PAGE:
I've got 2 interview offers for a PhD application from 2 different professors (say A and B). Prof.A contacted me regarding the application in mid Sept. and informed me that he'd conduct an interview in mid. Oct while Prof. B contacted me a few days ago and informed that he'd conduct an interview next week.

While talking with Prof. B (via Email) today, I somehow happened to mention about Prof. A and an interview offer from him. So, Prof. B stated that he'd not be able to conduct an interview with me and informed me that I would have to go with either of the professors for an interview.

I don't want to blow my chance for an interview with Prof. B since it'd be extremely risky to just wait for an interview with Prof. A, as the result of an interview with Prof. A is not assured.

I may be chasing two hares at a time here, but I don't want to take any risks here unless they are unavoidable. So, what am I to do now?

P.S.: I've not yet contacted Prof. A regarding my situation yet.

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    Can you maybe provide some cultural context here? Country and field? In my country and in my field, if a professor refused to interview you because you were interviewing with another professor I would say run don't walk away from that person, but it's possible there are some cultural differences or political issues underlying this. – Bryan Krause Oct 3 '18 at 16:29
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    Are A and B in the same school? – Dawn Oct 3 '18 at 16:33
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    Also, did you state (in your email to professor B) that you had an interview with professor A or an offer from professor A? The word offer often implies a job offer, not an interview offer, and professor B may be confused. – Dawn Oct 3 '18 at 17:11
  • @BryanKrause It's the east. Singapore to be specific. – user98798 Oct 3 '18 at 17:29
  • @Dawn Yes..And also in the same dept. – user98798 Oct 3 '18 at 17:30

Unless Prof B has made you a firm offer in writing, for a PhD, then he is being unreasonable. This is a terrible situation to put you in: he wants you to commit to him, withdraw all your other applications, whereas he has obviously not decided yet that he is going to take you as a student. If he takes you, then no harm done; but if he takes someone else, you're screwed. Nobody should apply to just one job... or even just two! The risk is too great. Everybody should understand this, and someone who doesn't understand isn't somebody you want to work with.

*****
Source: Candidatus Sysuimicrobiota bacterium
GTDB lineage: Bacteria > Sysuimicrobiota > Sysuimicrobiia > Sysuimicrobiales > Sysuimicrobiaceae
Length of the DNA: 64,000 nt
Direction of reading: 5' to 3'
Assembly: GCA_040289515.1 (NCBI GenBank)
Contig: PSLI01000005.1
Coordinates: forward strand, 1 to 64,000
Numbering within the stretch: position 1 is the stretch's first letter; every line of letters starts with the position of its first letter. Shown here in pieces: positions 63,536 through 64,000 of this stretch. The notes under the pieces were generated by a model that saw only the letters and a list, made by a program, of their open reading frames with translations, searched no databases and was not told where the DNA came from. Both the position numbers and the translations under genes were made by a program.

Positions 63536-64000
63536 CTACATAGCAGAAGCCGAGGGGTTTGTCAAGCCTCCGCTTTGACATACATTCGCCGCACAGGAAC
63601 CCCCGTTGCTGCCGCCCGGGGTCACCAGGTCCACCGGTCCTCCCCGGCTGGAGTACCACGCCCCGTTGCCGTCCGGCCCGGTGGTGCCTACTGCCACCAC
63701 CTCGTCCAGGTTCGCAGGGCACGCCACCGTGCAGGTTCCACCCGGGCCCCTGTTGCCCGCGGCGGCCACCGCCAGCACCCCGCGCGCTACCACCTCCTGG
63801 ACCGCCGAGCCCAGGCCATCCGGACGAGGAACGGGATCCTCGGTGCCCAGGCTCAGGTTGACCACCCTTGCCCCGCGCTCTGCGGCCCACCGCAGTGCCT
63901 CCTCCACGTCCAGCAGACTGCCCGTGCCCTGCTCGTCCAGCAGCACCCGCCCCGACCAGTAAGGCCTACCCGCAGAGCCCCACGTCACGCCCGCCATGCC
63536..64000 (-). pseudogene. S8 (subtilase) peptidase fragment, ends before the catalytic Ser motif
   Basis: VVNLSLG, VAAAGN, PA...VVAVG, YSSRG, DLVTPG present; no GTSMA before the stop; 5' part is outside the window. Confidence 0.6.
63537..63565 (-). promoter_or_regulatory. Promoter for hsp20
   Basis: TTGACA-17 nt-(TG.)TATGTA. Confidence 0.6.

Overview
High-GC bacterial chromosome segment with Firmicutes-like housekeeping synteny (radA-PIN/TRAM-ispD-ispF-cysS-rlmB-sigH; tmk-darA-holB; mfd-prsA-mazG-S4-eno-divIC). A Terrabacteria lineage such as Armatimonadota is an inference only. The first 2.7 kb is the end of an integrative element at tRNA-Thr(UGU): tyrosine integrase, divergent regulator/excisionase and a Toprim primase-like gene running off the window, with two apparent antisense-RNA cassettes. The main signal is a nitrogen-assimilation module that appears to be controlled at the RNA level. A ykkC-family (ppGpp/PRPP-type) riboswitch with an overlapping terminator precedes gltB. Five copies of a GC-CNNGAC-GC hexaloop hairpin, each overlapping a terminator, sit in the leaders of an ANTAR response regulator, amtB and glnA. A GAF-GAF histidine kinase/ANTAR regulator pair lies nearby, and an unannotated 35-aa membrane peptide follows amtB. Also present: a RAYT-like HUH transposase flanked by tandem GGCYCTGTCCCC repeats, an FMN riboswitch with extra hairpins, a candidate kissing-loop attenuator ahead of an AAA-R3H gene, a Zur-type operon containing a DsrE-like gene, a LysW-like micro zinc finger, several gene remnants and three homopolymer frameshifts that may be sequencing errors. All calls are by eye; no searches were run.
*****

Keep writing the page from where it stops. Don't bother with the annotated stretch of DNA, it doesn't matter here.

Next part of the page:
However as Dawn says in the comments, you should try to clarify the situation. Explain to Prof B that the interview with Prof A is just an interview, not a firm offer; exactly like the one with him. If he still insists that you only go to one interview... I would think very hard about continuing with him.

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  • It is also possible, although not likely, that the department has some rule against students interviewing with multiple faculty. There may be a history of faculty "fighting" over students that they are trying to avoid. It could also be that there is some internal politics that you are unaware of, so the demand has more to do with internal power dynamics than personality (and this is also a red flag). – Dawn Oct 3 '18 at 18:04
  • I don't think Prof. B misunderstood that offer from A is only for an interview and not a firm offer. To quote Prof. B, " I would suggest you to first explicitly follow up with him whether he is still considering you as a candidate. If so, I'll not proceed. If not, I can proceed (but I need a confirmation first that he is not considering you any more)." And "considering you as a candidate" here means a candidate for the interview, not a confirmed offer. This will be obvious from his previous mail. – user98798 Oct 3 '18 at 18:07
  • I first thought of explaining my situation to Prof. A, but am worried that he may bind me with the same clause. And if I tried to postpone the interview with B, then he'll assume that I've chosen him and since they're in the same dept. , there may be internal talks between A and B, and Prof. A may drop me from potential candidates list for an interview. – user98798 Oct 3 '18 at 18:12
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    @user98798 Is there a disparity in seniority between Prof A and B? It sounds like maybe Prof B is worried about stepping on the toes of Prof A. – Bryan Krause Oct 3 '18 at 18:46
  • @BryanKrause There supposedly is. A is an associate professor while B is an assistant professor. Also, after looking through their home pages, oldest paper Prof. B has published is in 2008, while A's dates back to 1996. But B has a postdoc while A only has a PhD. – user98798 Oct 3 '18 at 19:16

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